Text Response Plan
Topic: After his encounter with the ghost of his dead father, Hamlet promises swift revenge but procrastinates. Why?
In William Shakespeare's tragic play Hamlet , Shakespeare explores the idea of tragedy and how much of an impact it can have on one's life. Hamlet is struck by the unexpected death of his father and disheartened even more so at the quick remarriage of his mother Gertrude to his uncle Claudius. After his encounter with the ghost, Hamlet promises swift revenge but procrastinates as one often does in a state of depression. Hamlet's melancholy and state of grief is a clear reason to explain his reluctance in killing Claudius as seen through his response to the murder of his father in stark contrast to Laertes who plans a quick response to his father's murder. This continues on to show another effect of depression which explains his procrastination to deliver his promise of revenge through Hamlets indecisiveness being that his mind was not set straight.
This is portrayed through the incident with Claudius praying, where Hamlet had the perfect opportunity to kill him, "Now he is a-praying Ã¢ÂÂ¦ so he goes to heaven". Regardless of Hamlets state of mind, it is obvious that he had a moral conscience which caused him to procrastinate when killing Claudius which is clear through his initial inability to kill Polonius. Fanatical with avenging his father and torn apart by his own mind, Hamlet struggles to find a balance between avenging his father and what he believes is right due to his intense depression.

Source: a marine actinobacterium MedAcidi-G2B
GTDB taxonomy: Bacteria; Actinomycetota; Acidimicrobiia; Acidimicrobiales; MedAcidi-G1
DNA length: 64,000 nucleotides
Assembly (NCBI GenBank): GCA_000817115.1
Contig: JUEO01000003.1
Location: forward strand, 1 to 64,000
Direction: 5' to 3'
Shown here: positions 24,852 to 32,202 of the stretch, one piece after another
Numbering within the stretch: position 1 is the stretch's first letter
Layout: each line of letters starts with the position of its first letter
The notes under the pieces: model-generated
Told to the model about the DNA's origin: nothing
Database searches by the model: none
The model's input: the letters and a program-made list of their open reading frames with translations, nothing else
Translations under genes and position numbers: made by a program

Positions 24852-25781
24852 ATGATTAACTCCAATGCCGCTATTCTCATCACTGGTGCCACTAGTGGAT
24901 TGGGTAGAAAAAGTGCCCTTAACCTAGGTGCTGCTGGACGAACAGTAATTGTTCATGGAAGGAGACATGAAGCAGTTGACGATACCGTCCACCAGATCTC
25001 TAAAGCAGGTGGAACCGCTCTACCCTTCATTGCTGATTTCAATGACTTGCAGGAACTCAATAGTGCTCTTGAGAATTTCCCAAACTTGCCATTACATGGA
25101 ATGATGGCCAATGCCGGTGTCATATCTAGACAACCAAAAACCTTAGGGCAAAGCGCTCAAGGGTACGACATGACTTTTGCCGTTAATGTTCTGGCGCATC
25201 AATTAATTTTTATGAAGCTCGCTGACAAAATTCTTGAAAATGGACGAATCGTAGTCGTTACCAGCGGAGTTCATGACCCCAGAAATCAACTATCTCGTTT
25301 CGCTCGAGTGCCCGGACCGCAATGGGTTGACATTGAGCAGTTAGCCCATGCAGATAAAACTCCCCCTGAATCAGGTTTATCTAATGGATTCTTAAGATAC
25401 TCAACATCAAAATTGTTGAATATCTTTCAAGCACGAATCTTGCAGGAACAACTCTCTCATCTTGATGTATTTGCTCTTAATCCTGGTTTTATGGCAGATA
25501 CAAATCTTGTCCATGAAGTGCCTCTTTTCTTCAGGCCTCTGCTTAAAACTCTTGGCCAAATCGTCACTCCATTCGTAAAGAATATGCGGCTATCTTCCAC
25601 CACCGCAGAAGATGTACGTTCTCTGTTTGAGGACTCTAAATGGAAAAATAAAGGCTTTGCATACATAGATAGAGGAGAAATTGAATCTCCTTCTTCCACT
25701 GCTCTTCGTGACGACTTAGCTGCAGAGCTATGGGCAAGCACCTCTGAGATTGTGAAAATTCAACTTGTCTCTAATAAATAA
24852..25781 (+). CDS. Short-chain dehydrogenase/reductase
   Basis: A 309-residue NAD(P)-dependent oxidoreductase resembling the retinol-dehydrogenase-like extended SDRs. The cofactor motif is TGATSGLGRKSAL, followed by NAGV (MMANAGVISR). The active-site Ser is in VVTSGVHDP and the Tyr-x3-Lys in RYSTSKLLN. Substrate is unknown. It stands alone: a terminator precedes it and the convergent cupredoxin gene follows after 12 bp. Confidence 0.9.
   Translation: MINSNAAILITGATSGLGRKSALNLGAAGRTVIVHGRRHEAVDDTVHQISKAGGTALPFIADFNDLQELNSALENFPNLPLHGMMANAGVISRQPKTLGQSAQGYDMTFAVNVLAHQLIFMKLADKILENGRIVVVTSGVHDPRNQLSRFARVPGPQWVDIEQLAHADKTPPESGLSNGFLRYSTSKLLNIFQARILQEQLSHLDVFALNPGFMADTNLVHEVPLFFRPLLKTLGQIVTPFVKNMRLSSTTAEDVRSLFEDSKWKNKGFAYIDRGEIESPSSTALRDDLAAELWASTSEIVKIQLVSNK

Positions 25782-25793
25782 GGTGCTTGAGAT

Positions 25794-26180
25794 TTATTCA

When Hamlet killed Polonius, Laertes was challenged with the same problem as Hamlet, a murdered father. While Hamlet takes the length of the play to act, Laertes, upon hearing his father's murder, takes immediate action.